Tomlinson still requires some security for the negotiated loan, which Greenwood coolly insists he shall have, in the form of bills held by him for loans made to various prominent men. In fact, no such bills exist; not yet: he calls upon a certain Mr Pennywhiffe…

    Returning to his seat, he handed the memorandum-book to Greenwood, saying, “There is my list of noblemen, wealthy gentlemen, and great mercantile firms, whose names are familiar to me. Choose which you will have; and make notes of the various sums the bills are to be drawn for. Let them be for the most part uneven ones, with fractions: it looks so much better.”
    While Greenwood was employed in examining the memorandum-book, which contained upwards of five hundred names of peers, and great landowners, in addition to those of the chief commercial firms of London, Birmingham, Liverpool, Manchester, Leeds, Sheffield, Glasgow, and other places,—besides several belonging to Paris, Lyons, Bordeaux, Havre, and Lille; Brussels, Amsterdam, Rotterdam, and Hamburgh; New York, the West Indian Islands, and Montreal; Calcutta, Bombay, and Madras;—while Mr Greenwood, we say, was examining this strange register, and copying several of the best names of noblemen, gentlemen, and merchants, upon a slip of paper, Mr Pennywhiffe opened his tin-case.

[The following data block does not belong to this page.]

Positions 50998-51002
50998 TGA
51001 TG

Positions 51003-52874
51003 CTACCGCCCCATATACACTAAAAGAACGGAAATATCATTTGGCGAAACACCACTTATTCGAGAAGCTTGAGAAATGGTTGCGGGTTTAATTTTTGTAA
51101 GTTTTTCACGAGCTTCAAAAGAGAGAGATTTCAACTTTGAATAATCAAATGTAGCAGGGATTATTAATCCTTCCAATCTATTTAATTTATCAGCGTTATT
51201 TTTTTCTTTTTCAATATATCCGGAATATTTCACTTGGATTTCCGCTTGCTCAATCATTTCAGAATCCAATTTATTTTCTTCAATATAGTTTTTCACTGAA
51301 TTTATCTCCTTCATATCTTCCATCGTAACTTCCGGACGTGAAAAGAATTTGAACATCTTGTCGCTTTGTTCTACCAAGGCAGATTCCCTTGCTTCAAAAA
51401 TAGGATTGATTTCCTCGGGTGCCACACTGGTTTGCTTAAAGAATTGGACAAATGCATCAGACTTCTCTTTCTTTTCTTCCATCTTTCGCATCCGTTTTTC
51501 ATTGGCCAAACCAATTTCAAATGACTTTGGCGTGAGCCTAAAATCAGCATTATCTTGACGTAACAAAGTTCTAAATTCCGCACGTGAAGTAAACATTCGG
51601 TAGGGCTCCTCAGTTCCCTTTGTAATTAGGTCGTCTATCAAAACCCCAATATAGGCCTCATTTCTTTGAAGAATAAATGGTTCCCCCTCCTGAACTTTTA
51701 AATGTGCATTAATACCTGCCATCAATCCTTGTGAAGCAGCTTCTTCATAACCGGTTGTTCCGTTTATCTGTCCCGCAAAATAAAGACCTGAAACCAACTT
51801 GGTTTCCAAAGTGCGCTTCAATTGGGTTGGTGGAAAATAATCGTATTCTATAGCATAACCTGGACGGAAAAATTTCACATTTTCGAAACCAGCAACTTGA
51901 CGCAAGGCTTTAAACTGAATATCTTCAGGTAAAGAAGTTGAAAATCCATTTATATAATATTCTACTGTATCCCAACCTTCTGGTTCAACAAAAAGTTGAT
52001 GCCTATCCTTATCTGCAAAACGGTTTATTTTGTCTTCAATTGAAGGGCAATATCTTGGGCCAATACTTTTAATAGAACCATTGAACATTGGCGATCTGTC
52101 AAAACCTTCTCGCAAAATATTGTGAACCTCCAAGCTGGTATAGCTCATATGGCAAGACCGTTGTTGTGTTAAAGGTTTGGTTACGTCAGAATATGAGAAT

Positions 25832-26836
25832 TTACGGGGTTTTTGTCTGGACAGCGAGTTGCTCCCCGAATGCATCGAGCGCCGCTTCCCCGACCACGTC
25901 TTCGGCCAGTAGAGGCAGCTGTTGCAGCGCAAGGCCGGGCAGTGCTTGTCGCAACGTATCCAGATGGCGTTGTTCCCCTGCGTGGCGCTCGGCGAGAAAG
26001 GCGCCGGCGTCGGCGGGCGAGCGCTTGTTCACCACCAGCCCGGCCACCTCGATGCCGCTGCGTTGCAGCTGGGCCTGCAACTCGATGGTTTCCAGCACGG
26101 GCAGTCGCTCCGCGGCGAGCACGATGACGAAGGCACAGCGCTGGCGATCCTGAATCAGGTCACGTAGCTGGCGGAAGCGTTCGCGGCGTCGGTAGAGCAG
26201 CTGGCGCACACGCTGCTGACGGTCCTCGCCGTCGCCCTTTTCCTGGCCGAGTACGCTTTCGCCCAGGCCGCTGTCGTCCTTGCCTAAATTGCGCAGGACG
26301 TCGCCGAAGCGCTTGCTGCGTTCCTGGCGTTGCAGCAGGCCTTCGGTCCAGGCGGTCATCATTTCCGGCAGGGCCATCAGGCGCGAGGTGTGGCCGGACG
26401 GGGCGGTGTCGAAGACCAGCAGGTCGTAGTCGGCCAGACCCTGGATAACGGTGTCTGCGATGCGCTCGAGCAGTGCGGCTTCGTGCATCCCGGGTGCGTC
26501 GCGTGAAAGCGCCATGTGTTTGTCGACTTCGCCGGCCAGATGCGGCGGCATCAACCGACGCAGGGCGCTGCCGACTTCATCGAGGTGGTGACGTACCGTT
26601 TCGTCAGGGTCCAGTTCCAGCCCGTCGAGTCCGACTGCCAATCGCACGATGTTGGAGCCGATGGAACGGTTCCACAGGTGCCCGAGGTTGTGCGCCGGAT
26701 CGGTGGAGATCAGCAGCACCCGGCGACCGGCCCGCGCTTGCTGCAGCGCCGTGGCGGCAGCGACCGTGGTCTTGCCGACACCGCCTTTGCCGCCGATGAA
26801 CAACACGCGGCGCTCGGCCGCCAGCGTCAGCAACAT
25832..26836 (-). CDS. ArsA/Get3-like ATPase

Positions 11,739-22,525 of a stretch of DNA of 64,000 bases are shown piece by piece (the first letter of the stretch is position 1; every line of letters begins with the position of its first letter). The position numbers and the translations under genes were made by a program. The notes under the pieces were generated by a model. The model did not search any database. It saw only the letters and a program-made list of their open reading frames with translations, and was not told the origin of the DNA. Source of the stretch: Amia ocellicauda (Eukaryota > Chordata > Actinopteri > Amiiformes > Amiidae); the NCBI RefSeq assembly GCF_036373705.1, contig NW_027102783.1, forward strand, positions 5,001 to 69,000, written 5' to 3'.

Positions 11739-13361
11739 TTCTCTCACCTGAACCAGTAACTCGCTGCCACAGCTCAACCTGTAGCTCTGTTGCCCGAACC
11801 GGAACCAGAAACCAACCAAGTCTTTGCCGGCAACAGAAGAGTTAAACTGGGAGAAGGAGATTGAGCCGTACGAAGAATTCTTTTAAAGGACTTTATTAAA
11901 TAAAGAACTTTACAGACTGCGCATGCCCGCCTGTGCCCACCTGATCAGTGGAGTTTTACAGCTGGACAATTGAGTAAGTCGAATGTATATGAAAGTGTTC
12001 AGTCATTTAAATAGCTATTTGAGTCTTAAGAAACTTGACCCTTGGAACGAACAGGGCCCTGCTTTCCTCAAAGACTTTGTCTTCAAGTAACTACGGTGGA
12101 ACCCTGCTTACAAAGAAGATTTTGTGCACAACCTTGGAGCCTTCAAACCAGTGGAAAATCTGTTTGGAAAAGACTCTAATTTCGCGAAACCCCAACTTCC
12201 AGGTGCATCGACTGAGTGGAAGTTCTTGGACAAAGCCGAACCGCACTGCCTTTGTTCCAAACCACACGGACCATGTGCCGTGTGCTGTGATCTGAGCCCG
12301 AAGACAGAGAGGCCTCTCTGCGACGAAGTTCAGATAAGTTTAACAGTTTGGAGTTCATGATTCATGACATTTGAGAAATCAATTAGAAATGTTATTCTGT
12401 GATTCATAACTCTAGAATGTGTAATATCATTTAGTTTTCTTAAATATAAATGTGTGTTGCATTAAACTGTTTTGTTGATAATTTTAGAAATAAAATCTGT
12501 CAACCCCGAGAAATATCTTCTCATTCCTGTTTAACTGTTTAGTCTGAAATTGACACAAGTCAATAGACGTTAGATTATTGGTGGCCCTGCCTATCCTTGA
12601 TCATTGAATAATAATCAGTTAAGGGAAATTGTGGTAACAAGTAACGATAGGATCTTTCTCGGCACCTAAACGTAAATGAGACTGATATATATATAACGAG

The contents thereof were numerous paid checks, and bills of exchange, respectively bearing the signatures of the persons or firms whose names were entered in the memorandum-book…
    “I have chosen eleven names,” said Greenwood; “and have appended to them the various sums for which I require the bills to be drawn. The aggregate is twenty-three thousand two hundred and seventeen pounds, nine shillings, and sevenpence halfpenny.”